Leprosy makes a comeback in India

03 Feb 2017 | By Supriya

Leprosy had been eliminated from India in 2005, when the prevalence fell below 1 case per 10000 people.

However, in last six years, a massive increase of nearly 50 per cent has been reported with regard to cases with advanced stages of leprosy.

This development has alarmed the Indian government and has swung into action to eradicate it completely in the coming decade.

In context: Why is India the epicentre of dreaded leprosy?

What is Leprosy?

Leprosy is a mildly infectious disease which starts by damaging peripheral nerves on the skin leading to loss of sensation and discoloured patches. If left untreated, it spreads to larger limbs and leads to nerve damage, deformities and blindness.

DetailsLeprosy: Is it curable? Is it contagious?

Leprosy is completely curable and an effective cure has been available since 1982.

In last 2 decades, 16 million people with leprosy were cured: the WHO provides free treatment to those afflicted with leprosy.

The disease is considered to be only 'mildly contagious' and only if there is constant physical contact with the infected person.

However, signs of leprosy can take years to manifest.

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03 Feb 2017Leprosy makes a comeback in India

Sharp rise in new cases

2,12,000 people were detected with leprosy globally in 2015: 60% were in India. According to 'National Leprosy Eradication Programme' 5,851 leprosy cases with disabilities were detected last year: disabilities included visible and permanent deformities, muscle damage in fingers and toes.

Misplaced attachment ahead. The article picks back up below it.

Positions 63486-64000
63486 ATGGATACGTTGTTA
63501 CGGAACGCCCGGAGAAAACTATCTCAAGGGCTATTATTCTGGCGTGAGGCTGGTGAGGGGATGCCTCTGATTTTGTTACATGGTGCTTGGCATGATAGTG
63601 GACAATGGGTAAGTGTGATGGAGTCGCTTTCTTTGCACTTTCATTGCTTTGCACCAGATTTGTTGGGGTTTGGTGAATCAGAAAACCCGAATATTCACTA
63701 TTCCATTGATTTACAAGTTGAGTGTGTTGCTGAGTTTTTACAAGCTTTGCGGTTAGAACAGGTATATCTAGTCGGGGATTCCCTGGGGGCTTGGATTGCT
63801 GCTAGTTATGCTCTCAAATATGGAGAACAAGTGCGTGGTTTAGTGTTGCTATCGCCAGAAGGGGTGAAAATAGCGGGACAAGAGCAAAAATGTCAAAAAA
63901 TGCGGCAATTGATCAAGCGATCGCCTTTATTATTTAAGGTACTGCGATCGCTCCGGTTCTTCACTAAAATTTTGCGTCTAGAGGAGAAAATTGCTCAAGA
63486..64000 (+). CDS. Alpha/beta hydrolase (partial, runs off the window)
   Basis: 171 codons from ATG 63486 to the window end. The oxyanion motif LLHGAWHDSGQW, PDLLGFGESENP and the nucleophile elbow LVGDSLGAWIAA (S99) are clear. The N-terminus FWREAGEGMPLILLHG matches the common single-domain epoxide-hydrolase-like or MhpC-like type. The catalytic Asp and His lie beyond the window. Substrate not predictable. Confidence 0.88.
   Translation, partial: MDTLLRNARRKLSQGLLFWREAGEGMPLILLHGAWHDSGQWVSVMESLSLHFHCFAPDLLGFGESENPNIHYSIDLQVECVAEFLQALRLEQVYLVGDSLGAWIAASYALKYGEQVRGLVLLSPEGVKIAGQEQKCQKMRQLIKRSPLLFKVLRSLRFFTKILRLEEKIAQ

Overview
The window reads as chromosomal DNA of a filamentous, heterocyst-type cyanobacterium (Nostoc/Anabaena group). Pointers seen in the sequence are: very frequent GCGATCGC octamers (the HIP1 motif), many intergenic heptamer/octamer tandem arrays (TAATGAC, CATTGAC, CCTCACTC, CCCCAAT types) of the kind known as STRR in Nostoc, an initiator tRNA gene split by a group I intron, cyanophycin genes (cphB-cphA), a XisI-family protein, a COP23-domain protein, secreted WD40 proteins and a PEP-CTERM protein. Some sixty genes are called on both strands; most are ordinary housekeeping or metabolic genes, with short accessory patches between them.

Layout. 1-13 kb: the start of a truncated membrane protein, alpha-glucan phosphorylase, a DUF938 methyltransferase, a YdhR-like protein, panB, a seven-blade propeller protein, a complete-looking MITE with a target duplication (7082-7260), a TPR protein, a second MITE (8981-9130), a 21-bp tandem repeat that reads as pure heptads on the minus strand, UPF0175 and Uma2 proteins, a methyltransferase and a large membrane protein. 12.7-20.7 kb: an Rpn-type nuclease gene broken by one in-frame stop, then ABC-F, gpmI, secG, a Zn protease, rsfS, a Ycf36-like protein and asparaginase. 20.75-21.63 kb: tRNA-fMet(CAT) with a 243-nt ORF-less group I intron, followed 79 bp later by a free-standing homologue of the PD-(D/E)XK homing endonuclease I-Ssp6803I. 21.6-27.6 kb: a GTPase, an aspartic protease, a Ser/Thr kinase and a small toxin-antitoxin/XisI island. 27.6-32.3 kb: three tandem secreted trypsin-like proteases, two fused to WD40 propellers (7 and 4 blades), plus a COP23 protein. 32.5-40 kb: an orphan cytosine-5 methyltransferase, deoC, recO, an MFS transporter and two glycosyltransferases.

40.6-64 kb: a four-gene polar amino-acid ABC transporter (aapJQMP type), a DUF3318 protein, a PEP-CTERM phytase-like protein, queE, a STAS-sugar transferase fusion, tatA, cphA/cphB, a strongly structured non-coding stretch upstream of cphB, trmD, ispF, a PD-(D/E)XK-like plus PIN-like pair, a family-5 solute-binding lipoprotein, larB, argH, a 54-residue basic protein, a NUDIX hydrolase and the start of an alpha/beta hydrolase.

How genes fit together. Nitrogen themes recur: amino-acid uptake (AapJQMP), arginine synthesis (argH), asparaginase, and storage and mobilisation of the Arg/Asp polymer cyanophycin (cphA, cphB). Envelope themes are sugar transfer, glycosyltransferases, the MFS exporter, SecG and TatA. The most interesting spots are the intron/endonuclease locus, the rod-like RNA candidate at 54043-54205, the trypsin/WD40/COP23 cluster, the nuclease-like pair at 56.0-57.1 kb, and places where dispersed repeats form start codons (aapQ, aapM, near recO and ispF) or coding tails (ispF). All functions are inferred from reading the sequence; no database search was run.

Why the sharp rise despite available treatment?

Key reasonsWhy the sharp rise despite available treatment?

Leprosy cases are severely under-reported for many reasons.

For starters, in early-stages losing sensation in some skin patches may go undetected by the patient.

Physical screening methodologies by health-workers are inadequate and superficial and cases go unnoticed leading to the disease advancing.

Despite leprosy being completely curable, there continues to be a stigma around it; people don't report it for fear of being shunned.

WhatFuture steps being taken

Physical screening will be made mandatory to detect cases early on.

According to guidelines, while screening a household, male and female worker will be present to conduct physical examination.

In last quarter of 2016, government conducted a door-to-door survey covering a population of 360 million and will continue the exercise.

The goal is to completely eradicate leprosy where there isn't even a single case.